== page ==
13. I don’t, personally, but I don’t have an issue with charging for anything that is a good or a service. Speaking from a trad Craft point of view, the only thing I would never charge for is the religion itself — Craft training toward initiation or the initiation itself, or coven membership (beyond mutually agreed upon dues or donations to cover costs, or something). Public 101 classes are a grey area, I suppose, but really, they’re another animal altogether. No one who takes a public 101 should be expecting to be initiated at the end of it in return for their class fees, and it’s up to the presenter to make that clear right up front.

    I have a separate job and I can pay my bills, so I don’t charge for the occasional tarot reading or house warding or whatever, but then again, I’m not usually doing those things for strangers. I would cheerfully charge a reasonable fee to act as legal clergy for a wedding, if it was a couple I didn’t know. (But I don’t advertise that, so it doesn’t really come up.)

    I do have a problem with punishingly exorbitant fees, though. Gouging people by playing on their fears and vulnerabilities is unacceptable, to my mind. (On the other hand, if I were doing something for an heiress and told her to pay me what she thought it was worth and she wrote me a check for $10,000, I’d cash it without blinking. The customer’s ability to pay is a factor for consideration — again, as long as you’re not coercing them through fear.)

    • I love that point: that offering your services for members of your community, as opposed to offering them for strangers, puts this on a different footing.

      I wish more of us gave and charged the higher value coin, of being members of a spiritual community with one another. Not that you cannot charge money for services within a spiritual community… but that spiritual communities often offer both sides of an exchange a much greater value than the money economy can provide.

      Money’s great–I use it, and sometimes charge it, myself, for certain things. But community is the coin that is golden.

  14. The simple fact that old fashioned Witchcraft was a business and witches were paid in whatever manner that was possible. Even today nonWiccan Witches are likely to charge and it is expected. If you provide a service, you deserve to be paid. You don’t have to charge, but we do live in a cash economy. I have not charged so far on the few occasions I have provided service, but the most of the time I only use my abilities to take care of things needed to take care of in day to day life.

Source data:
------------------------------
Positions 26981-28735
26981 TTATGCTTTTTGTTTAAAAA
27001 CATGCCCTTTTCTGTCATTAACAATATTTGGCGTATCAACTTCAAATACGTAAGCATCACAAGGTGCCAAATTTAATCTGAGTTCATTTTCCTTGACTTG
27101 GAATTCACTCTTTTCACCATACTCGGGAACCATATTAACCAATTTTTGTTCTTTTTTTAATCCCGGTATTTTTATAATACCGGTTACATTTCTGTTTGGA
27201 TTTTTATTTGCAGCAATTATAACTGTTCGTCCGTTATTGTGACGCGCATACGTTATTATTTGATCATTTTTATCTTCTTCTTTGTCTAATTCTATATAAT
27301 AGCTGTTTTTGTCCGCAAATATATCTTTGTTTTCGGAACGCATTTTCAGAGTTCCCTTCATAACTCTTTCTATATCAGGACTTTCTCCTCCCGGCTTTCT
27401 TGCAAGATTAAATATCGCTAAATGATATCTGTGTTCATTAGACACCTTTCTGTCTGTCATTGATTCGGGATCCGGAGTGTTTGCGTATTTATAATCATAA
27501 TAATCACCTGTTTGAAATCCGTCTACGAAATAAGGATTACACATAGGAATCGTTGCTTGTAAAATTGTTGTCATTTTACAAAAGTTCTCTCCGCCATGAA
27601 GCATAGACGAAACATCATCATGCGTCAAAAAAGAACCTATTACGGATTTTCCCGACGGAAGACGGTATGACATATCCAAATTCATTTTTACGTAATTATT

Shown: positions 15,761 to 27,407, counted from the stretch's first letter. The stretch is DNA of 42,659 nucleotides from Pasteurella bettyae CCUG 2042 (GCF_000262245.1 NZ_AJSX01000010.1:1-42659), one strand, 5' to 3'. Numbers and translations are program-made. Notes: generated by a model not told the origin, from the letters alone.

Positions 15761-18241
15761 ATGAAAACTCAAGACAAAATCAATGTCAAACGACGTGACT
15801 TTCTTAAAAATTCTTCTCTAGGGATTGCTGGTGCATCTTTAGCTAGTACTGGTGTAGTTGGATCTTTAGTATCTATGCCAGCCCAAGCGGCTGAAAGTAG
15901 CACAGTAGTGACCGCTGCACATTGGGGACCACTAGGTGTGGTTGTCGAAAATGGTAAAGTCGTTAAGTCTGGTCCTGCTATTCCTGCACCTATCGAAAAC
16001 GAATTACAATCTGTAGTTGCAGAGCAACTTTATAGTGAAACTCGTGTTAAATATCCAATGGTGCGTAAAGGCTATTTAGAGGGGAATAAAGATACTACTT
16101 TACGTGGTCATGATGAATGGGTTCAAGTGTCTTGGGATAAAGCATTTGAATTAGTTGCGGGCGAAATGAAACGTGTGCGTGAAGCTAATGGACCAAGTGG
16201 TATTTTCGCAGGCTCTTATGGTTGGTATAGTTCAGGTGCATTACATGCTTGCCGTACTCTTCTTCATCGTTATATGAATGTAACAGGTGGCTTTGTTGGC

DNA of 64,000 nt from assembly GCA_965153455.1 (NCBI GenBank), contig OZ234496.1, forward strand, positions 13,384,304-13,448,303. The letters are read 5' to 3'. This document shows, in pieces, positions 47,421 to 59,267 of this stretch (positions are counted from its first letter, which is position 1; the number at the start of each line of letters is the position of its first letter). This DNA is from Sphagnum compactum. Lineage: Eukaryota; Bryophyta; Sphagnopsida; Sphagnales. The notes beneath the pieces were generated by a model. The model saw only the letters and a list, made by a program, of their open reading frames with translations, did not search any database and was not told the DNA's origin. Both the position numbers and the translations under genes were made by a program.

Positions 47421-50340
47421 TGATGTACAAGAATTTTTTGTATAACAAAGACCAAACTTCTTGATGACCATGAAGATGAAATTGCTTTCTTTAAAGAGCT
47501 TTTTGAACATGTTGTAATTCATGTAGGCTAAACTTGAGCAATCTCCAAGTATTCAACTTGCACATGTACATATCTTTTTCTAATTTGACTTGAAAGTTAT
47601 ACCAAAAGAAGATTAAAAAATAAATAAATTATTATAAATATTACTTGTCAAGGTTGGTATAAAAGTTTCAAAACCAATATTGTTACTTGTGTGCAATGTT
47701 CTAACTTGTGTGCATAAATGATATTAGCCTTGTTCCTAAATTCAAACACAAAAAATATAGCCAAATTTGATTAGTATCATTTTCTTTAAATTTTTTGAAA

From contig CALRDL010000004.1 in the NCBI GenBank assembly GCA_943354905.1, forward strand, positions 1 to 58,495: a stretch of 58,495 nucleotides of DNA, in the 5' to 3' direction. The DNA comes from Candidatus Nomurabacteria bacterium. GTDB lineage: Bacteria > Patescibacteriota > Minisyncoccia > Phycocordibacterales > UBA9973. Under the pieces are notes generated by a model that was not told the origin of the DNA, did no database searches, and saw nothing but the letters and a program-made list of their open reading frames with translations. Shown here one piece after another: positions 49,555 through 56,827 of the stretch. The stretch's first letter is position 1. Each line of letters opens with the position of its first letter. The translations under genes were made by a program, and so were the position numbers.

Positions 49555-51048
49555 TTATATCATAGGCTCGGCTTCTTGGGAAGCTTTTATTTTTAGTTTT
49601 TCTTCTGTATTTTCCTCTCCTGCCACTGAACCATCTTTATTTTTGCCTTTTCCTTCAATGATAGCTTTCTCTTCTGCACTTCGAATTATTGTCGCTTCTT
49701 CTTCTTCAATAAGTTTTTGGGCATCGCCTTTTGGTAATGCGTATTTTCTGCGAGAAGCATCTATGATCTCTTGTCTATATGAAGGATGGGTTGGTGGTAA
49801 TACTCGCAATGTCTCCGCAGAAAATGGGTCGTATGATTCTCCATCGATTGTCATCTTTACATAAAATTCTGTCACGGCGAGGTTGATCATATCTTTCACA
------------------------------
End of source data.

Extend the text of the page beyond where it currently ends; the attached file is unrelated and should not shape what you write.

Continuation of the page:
15. I can, indeed, afford to do things for free for others. For loved ones, I do. Even so, there are a few friends that I don’t think fully understand what goes into the working, so they’re pretty casual with their requests, so I’ve learned to manage that, and their expectations.

    One of the most common ways for the client to invest in the outcome is to pay for the service they’ve requested, be it a class, spell, product or consultation. I’ve known many practitioners who’ve ended up frustrated by their clients or students, because of how little the seekers has invested, either by barter, payment or other system of reciprocity.

    After donating my time and services over the course of months, I saw for myself how little the students were invested, and I won’t ever invite that into my life again.

  16. ‘But witches and shamans charged money way back when’ is an interesting argument. There is evidence of this, yes, and also evidence that Pagans way back when were sacrificing animals and people to appease the gods and spirits in various cultures … should we then bring that practice back, simply because our forebears did it? I don’t think this logic stands up very well at all. That does not mean that money shouldn’t be asked for, in exchange for a service or action – especially one that requires money on the part of the person being asked to perform the service or action. I just think justifying the taking of money with this argument is not effective. I think honesty is a good way to go in such situations: when someone comes to us, seeking a service, we need to be honest with ourselves about what we need in order to perform that service; then we need to be honest and up-front with the seeker about our needs. To date, I have never needed to charge money for helping someone in need – materials that may have been needed to do so, I have always sent the seeker to gather or even purchase on their own, as a means to further involve them in their own solution.

    The seekers also need to be more realistic … people who pay thousands of dollars for a psychic shield obviously have too much money laying around. They could be advised (by a more honest advisor) to take some of that money and donate it to a worthy cause, and shield themselves with good intentions and worthy deeds.